What Is Intrapreneurship vs. Entrepreneurship?

Explore the difference between intrapreneurship and entrepreneurship to learn why intrapreneurs get an head start when launching a new venture.

While ‘entrepreneur’ and ‘intrapreneur’ may sound similar, the terms are actually quite different. As an executive or business leader, you need to understand the differences to be able to promote and nurture successful innovation.

With over 582 million entrepreneurs worldwide, entrepreneurship is something most people understand. However, you might not hear the word ‘intrapreneurship’ as often during your daily meetings.

Entrepreneurs and Intrapreneurs are in reality not much different.

They have many qualities in common; such as creative thinking, problem-solving, resourcefulness and ability to deal with ambiguity; the optimism of being able to recognise and take calculated risks to capture opportunities where others may not; the vision for greatness grounded in the desire to improve the pain points of the everyday; and the inquisitive relentless pursuit to achieve their vision.

They are both engines that make things happen while bringing others with them along the journey, and pushing beyond their comfort zones to grow.

However, intrapreneurs operate from within organisations, while entrepreneurs create new organisations from scratch. This means we should take few points into consideration.

Join us as we explore key differences and explain the value of intrapreneurship in today’s increasingly competitive market to drive innovation.

What is an Intrapreneur?

An intrapreneur is an employee within an organisation who drives business value generating opportunities to give their company a competitive edge.

While an entrepreneur aims to increase their individual wealth and ownership by creating a new business, intrapreneurs are rewarded to leverage existing resources and networks within a company to launch transformative innovations and initiatives.

While entrepreneurship is commonly understood and accepted, depicted in the media frequently in all forms — from rags-to-riches visionaries to capitalist moguls, and generous geniuses to philanthropic plutocrats — intrapreneurs have largely remained unsung heroes, mostly depicted as internally successful executives who may have risen to the top of corporate pecking orders.

Intrapreneurs have rarely been a mass media celebration story, and the word ‘intrapreneur’ itself is so new that it still pops up as a spell-check mistake in text editing softwares. But they have always existed, whether you have noticed them or not, without being properly and deservedly celebrated for the impact and value they provide.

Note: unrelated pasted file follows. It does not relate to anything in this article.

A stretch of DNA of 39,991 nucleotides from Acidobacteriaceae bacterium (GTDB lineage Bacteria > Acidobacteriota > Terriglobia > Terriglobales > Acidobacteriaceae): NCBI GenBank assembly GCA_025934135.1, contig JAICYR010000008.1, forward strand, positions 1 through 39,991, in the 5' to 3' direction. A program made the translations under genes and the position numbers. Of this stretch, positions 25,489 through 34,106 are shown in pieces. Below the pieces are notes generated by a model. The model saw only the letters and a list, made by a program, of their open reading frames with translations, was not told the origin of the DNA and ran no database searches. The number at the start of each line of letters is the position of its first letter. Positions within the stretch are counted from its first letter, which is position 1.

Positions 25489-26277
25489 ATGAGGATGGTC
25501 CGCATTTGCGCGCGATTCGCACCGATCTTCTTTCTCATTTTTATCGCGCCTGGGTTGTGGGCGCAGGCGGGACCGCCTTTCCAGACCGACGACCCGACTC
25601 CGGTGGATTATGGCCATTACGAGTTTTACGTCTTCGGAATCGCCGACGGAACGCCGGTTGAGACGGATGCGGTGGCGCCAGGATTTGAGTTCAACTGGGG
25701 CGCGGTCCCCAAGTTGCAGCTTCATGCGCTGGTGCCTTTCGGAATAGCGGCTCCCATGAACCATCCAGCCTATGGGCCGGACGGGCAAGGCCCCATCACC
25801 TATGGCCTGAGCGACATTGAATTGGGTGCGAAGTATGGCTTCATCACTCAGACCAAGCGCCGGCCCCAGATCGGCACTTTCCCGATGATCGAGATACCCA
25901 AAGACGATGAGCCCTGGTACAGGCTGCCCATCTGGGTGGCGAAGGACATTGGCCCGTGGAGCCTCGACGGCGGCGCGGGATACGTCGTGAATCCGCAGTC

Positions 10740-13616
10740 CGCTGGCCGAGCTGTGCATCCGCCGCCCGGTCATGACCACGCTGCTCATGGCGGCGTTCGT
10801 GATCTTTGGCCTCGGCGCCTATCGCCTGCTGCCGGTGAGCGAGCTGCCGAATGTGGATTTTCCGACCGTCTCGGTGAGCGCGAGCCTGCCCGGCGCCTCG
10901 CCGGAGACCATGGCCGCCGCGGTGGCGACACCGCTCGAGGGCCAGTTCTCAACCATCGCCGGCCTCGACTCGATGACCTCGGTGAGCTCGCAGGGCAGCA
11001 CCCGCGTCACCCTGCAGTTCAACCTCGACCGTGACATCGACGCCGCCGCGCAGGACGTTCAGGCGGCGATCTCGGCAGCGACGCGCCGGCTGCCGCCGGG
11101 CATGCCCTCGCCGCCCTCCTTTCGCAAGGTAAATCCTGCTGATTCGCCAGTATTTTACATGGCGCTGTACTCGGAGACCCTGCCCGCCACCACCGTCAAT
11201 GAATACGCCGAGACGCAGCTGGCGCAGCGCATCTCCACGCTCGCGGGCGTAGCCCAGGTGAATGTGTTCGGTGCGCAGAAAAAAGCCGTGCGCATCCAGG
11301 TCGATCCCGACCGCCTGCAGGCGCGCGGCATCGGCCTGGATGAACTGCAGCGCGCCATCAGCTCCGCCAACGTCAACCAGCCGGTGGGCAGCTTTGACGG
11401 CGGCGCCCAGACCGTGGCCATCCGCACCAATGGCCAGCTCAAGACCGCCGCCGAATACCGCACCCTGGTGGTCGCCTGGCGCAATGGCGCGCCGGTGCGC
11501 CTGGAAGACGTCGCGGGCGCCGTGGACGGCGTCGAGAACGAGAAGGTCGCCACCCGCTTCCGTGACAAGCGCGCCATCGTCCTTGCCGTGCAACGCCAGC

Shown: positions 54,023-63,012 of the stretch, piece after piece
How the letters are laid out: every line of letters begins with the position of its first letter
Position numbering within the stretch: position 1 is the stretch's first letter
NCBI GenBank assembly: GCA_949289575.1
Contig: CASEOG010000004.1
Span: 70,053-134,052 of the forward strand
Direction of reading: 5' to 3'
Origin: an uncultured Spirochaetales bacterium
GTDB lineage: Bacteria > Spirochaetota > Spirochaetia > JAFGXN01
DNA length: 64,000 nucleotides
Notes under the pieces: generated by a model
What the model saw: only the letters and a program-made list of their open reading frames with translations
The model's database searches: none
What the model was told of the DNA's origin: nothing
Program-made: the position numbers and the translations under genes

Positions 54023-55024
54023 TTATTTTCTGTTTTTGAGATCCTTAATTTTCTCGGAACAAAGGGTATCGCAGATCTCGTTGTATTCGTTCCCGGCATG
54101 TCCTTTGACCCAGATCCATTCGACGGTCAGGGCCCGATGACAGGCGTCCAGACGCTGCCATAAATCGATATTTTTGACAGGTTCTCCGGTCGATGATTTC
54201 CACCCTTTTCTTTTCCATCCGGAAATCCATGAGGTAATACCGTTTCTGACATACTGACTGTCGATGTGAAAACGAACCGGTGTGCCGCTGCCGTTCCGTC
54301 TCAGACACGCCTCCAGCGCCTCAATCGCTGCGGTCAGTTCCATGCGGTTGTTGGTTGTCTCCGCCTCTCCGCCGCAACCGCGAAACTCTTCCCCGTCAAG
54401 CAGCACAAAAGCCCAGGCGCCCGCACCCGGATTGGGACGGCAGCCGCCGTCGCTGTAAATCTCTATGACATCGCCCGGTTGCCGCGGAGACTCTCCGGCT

Intrapreneurs are entrepreneurially-talented individuals within organisations who use creative problem-solving skills to capture value-generating opportunities — developing ambitious ideas into scalable solutions or market propositions that drive progress for their organisations and society.

Intrapreneurs can be tasked to work on anything from incremental innovation projects to more experimental ideas. Internal innovation helps companies thrive in an ever-more competitive and dynamic market.

Checkout our key takeaways from our Corporate Entrepreneurs series on the ingredients of successful intrapreneurs.

The Two Types of Intrapreneurship

Many consider intrapreneurship as a form of research and development within a business. Intrapreneurs experiment with new ideas and push creative boundaries.

These experimental projects usually follow one of two directions:

Linear Growth

“If you want something new, you have to stop doing something old.”

– Peter Drucker, Author of “The Effective Executive” (1966)

Linear growth intrapreneurship involves boosting operational efficiency, refining product design and enriching customer experiences to make incremental improvements.

Facebook’s infamous ‘like’ button was born from their very own internal innovation programme — a hackathon. This is an example of linear growth as the innovation creates value by adding a new dimension to the customer experience.

If Facebook stood still and remained a simple social network to connect college students, we wouldn’t be talking about them today.

Competitors will quickly catch up if your organisation rests on its laurels and fails to innovate.


Some intrapreneurs focus on side ventures which allow the company to enter new markets and diversify their product offerings.

Whether it’s a drinks company starting a Formula One team or an online book store selling Ebook Readers, spin-off ventures can diversify business portfolios in entirely new directions.

Creating spin-off ventures can build upon existing brand identities, established audiences, and economies of scope to enter new markets.